Covid-19: Exacerbation of a Global Mental Health Crisis
Global Mental Health
Even prior to the outbreak of the coronavirus pandemic (COVID-19) the world was facing a mental health crisis. Statistics from national and global surveys and reports make for grim reading:
- A recent WHO-led study estimates that the global economy loses more than US$1 trillion per year in productivity due to depression and anxiety
- Just over 10% (792 million) of the global population suffers from a mental health disorder and 20% of children and adolescents suffer from type of mental disorder
- One in four people in the world will be affected by mental or neurological disorders at some point in their lives
- In many countries only 2% of all health sector resources are invested in mental health services
Given the devastating global impact of COVID-19 – as at July 2020 there have been circa 11.5 million coronavirus cases, with in excess of 500,000 deaths – we can expect to see a marked deterioration in the mental health of the population, not only in those with existing mental health disorders, but in people who are struggling to cope with the anxiety, stress and the physical toll that the pandemic has had on their lives.
Of equal concern is the under-investment in mental health resources. With an entirely understandable focus on prioritizing financial and physical resources on supporting hospitals, care homes, research on finding vaccines for the virus and economic stimulus packages, there is a material risk that resourcing for mental health will continue to be neglected.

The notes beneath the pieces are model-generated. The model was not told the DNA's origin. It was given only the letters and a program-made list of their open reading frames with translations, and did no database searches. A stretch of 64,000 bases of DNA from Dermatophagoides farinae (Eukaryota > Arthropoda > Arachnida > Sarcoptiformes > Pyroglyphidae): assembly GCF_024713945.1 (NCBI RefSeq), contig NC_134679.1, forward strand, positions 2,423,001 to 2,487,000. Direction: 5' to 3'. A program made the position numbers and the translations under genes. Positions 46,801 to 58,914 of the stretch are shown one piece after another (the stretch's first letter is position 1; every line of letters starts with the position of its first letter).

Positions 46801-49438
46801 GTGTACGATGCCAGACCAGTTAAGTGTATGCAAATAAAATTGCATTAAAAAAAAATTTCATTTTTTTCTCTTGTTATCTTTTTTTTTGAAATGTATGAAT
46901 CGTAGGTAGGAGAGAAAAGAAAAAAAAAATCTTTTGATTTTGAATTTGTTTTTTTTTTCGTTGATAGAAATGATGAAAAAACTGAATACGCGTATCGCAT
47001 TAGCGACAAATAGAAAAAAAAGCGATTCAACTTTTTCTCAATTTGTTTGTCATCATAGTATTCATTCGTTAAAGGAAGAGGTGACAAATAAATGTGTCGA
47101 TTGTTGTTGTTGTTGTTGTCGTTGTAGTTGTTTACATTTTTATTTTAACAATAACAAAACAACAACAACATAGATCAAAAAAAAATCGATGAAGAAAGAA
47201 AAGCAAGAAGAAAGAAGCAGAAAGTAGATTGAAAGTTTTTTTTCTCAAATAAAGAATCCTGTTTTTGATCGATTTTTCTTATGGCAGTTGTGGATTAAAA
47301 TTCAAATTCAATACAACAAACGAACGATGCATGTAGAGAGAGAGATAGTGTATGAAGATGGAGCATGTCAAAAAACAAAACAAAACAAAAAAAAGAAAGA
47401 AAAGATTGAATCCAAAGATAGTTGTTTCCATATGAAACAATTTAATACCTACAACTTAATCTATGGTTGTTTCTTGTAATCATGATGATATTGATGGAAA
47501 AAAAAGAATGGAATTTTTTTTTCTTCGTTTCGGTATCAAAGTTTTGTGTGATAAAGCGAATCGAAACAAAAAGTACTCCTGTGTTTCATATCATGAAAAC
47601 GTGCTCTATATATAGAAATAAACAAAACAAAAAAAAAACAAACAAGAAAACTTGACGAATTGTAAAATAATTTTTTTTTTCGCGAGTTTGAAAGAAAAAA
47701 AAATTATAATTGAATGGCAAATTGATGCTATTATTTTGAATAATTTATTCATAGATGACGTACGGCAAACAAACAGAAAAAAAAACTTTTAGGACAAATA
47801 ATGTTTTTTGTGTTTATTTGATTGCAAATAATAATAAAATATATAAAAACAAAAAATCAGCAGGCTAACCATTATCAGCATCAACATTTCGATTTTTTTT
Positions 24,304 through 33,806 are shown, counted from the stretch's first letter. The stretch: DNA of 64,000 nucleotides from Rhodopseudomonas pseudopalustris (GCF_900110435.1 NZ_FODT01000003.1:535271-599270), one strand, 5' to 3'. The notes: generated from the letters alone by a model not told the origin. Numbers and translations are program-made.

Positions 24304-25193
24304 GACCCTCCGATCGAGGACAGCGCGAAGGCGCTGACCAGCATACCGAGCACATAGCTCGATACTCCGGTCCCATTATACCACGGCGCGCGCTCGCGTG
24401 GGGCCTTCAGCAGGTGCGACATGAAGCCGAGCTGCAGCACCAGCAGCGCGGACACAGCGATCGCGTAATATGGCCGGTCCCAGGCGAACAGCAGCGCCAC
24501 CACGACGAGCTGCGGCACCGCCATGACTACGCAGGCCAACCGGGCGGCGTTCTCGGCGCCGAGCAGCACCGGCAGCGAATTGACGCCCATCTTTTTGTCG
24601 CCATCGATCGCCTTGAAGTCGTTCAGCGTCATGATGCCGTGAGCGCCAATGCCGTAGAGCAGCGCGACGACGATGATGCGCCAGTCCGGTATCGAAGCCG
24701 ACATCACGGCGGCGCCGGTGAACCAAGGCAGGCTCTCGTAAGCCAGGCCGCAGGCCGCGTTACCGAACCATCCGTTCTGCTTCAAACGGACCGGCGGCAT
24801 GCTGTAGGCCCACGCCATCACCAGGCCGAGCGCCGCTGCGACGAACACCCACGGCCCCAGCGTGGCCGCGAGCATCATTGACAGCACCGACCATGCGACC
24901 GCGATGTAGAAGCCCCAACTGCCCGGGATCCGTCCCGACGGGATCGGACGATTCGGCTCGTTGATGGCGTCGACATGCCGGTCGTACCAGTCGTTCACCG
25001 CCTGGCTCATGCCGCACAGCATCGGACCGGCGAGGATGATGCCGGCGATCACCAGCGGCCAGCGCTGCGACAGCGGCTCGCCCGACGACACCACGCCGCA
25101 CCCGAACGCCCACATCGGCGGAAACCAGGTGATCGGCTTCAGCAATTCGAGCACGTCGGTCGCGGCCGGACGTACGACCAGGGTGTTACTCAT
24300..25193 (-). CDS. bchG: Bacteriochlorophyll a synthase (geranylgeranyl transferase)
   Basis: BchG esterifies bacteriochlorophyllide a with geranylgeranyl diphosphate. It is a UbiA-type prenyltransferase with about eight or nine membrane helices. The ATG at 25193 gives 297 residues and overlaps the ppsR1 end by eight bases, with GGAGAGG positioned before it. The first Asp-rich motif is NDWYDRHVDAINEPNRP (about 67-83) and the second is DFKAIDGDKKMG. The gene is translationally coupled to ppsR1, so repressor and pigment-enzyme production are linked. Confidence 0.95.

Impact of COVID-19 on Mental Health
Fear and anxiety about a disease can be overwhelming and cause strong emotions in adults and children. Everyone reacts differently to stressful situations. The emotional impact of an emergency on a person can depend on the person’s characteristics and experiences, the social and economic circumstances of the person and their community, and the availability of local resources. People can become more distressed if they see repeated images or hear repeated reports about the outbreak in the media.
In addition to the fear and anxiety about death, disease and the direct and indirect health issues and risks of COVID-19, grief from the loss of loved ones, isolation, harrowing experiences of dealing first hand with death, severe illness and trauma, we are evidencing the stresses of the economic impacts of the virus – actual and imminent job losses as well as the threat of job losses and the subsequent negative impacts on incomes.
Groups who are particularly vulnerable to the stresses of the crisis include:
- People with pre-existing mental health conditions, including problems with substance abuse
- The constant media attention on the virus, repeated viewings and reports of fatalities, hospital wards full of patients on ventilators, the sometimes chaotic and inadequate responses from some governments, may all contribute to heightened stresses
- Severely ill mental health patients, whose plight has largely been overlooked while the focus has been on the general population
- In addition to the vulnerabilities mentioned above, this group is liable to be subject to an increased reduction of physical resources to support them, as health care resources are directed to fight the disease and support COVID-19 patients
- People with no pre-existing mental health conditions but who have been exposed to traumatic first-hand experience of the disease, such as health care professionals/providers and first responders